Should the floor have low spots you can use simple shims to make all four scale pads level or utilize some leveling trays to speed up the job. Mark the shims or trays with LF, RF, LR, RR so that you can quickly repeat the process each and every week. Consistency is the goal when scaling so weighing the car in the same spot each and every week will improve your chances of having a great handling car.
Now that you have a level surface you can roll the car into position. Set the scale pads next to the appropriate tire and hook up the cables. Make sure that the cables are plugged into the correct pad and turn the scales on. Check that there is no weight on the scale pads and press the zero button. The control box should now read zero and you are ready to place the pads under the car.
Jack up one side at a time and slide the pads under the tires. Place the car in gear or use a stop to keep the car on the scales. Verify that the sway bar is disconnected or completely neutral with plenty of slop. At this point, give the rear of the car a firm settling by placing your knee on the rear bumper. Then do the same at the front.
After settling the front and rear I like to grab the roof roll bar and shake the car several times. I try to let go right in the middle. By settling the car and shaking the roof bar you are helping to insure that the shocks are not hanging up and that you have worked out any small binds in the suspension points. Try to do the settling procedure consistently as this will help you obtain repeatable results. Settle the car after each time you raise it with a jack or make an adjustment.
You can now record your wheel weights, partial weights and percentages. Check that the front to rear balance is correct and that the left side and total are where they need to be. If not then move the lead to the appropriate spot until you are happy. Readjust the ride heights if you have to move lead around.
Now you can check the cross weight. If you want to add cross weight put a turn in the right front and left rear and take a turn out of the left front and right rear. On non coil over cars you may need to go two turns on the rear for every one turn on the front. By adjusting all four corners you will help maintain your ride heights.
Now you can set the sway bar. With the car still on the scales you can see exactly how pre-load you are putting on the bar. Record your final settings and you are ready to go.
Commonly Asked Questions
You can do it either way as long as you consider the variables. Personally, I like to see the driver in the car during the set up process as he is going to be in the car when it goes around the corner. Driver weight tends to vary a bit so having the driver in the car insures the most repeatable results.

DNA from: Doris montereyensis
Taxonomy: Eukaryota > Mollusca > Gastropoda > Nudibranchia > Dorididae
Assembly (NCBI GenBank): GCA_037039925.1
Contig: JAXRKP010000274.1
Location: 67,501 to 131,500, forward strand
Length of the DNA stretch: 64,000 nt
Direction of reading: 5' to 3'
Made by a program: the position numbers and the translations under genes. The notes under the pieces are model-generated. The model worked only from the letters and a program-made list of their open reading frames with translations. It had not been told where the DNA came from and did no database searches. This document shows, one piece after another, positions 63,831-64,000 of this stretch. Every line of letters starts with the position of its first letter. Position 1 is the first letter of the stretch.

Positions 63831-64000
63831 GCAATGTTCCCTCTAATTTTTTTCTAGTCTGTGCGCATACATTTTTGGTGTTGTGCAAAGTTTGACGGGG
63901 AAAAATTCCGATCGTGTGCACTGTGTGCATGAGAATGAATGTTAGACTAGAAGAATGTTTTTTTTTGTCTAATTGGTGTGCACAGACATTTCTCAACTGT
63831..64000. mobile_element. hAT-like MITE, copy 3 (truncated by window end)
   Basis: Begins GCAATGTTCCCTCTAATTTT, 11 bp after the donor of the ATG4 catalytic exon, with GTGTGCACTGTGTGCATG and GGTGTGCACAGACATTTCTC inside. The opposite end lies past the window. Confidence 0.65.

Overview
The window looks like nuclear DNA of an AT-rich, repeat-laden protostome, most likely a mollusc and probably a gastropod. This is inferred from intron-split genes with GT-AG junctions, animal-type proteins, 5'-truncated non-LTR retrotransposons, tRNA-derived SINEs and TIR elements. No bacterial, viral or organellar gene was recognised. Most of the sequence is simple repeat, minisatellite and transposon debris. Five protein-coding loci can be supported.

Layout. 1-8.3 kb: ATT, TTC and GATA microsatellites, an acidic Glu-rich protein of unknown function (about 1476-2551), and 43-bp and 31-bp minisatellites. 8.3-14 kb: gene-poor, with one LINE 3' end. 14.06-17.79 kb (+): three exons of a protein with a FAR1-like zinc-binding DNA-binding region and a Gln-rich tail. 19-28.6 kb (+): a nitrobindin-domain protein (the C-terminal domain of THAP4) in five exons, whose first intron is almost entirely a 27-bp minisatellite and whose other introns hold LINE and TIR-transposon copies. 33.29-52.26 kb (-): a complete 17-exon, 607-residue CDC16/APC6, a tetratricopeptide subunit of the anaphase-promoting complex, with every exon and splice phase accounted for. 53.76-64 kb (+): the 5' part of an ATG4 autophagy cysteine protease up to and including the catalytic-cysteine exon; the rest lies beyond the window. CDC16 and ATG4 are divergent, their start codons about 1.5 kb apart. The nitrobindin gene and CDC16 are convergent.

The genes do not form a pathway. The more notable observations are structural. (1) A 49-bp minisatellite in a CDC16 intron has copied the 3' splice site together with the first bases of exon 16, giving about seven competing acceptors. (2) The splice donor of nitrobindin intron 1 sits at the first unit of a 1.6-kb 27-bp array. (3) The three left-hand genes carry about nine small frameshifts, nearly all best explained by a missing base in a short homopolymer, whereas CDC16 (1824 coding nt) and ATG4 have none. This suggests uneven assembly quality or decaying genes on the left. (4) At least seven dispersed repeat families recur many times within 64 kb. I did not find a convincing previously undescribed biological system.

You can weigh with out the driver as long as you consider the variables that will change. As long as you factor ride height changes and the weight differential scaling with out the driver can work fine. It is really a matter of personal choice.
We get asked that a lot. For optimum results the closer to exact the better when it comes to level. Sometimes you can compromise. Picture a thick piece of flat glass with scale pads resting on top. Start with the glass perfectly level and your results will be perfect. Now take the glass and lower the front by one inch. The four scale pads are still in the same plane in relation to each other on the glass. In this scenario the effect from the front being lower will be very small. You can picture the same thing lowering the left side by one inch and still get good results.
Now picture a ½" shim on the glass under the Left Rear and Right Front corners or just under any one corner. Your scale numbers will go nuts. The shims will be shown as cross weight on the scales. The bottom line is that you need to maintain scale pads within the same plane. Raising one corner or opposing corners is going to effect your readings. In general, it is best to keep the scales as level as possible.
Longacre Computer scales allow you to make as many adjustments as needed with out re-zeroing. Simply make your adjustments, settle the car and record your results.
You can turn all day and you will not move the left side or rear weight with the jack screws. To make changes to Left side or Rear percentages you will need to move lead or other mass within the car.
Wedge will change due to a variety of things that are explained below. When you notice a wedge change, have a look at the total weight. If the total is the same then odds are your scales are operating fine and there is something in the car that needs correcting. If the total changes by more than a few pounds then you could suspect a scale problem and should call the manufacturer for more direction.
Cars that run high amounts of stagger and a locked up rear end can experience changing wedge due to the tires getting ready to "skip" like when you are push through the pits around a tight turn. Weight will momentarily be miss-applied as the tires excerpt force through the rear end gears. The axles literally climb up the ring gear causing an occasional wedge variance. To avoid stagger effect problems simply remove an axle cap and pull an axle out past the spline on the rear hub. You can even see the stagger affect on cars with differentials however it is less common.
Sometimes A-arms can be in a bit of a bind to get the caster right. This usually happens when more shims are used on one A-arm bolt than the other. You can see wedge numbers change due to this added resistance. Try to avoid uneven shimming and be sure to keep your A-arms greased at all times.
Ball joints have a fair amount of friction and need to be greased often. The friction can cause wedge variations if the car is not settled properly. Damaged ball joints should be replaced.
When you adjust camber you are changing the tilt of the tire. Adding camber changes the wedge in the car to a small degree. Keep this in mind when recording your weights. If camber is changed, wedge will change a bit as well.
Shocks with high amounts of rebound can artificially hold weight in a corner, especially when cold. Settling the car usually works the hydraulic fluid to get consistent readings. However, high amounts of rebound can make the weighing process harder. If possible, disconnect the shocks. On coil over type cars settle the car thoroughly.
Air pressure changes moves cross weight and will change the numbers on all four corners of the car. Be sure to have the air pressure set before you begin the weigh job. I have seen slow leaking tires or bleeders that are still bleeding cause the weigh job to be a real hassle as the wedge keeps moving every time you check it. Be sure the tires hold air before you begin.
Make sure the stagger is set. More rear stagger takes bite out of the car. Less rear stagger puts bite in the car. More front stagger puts bite in the car. Less front stagger takes bite out of the car. Make sure you do your shop set up including ride heights with the proper amount of air pressure and tire stagger.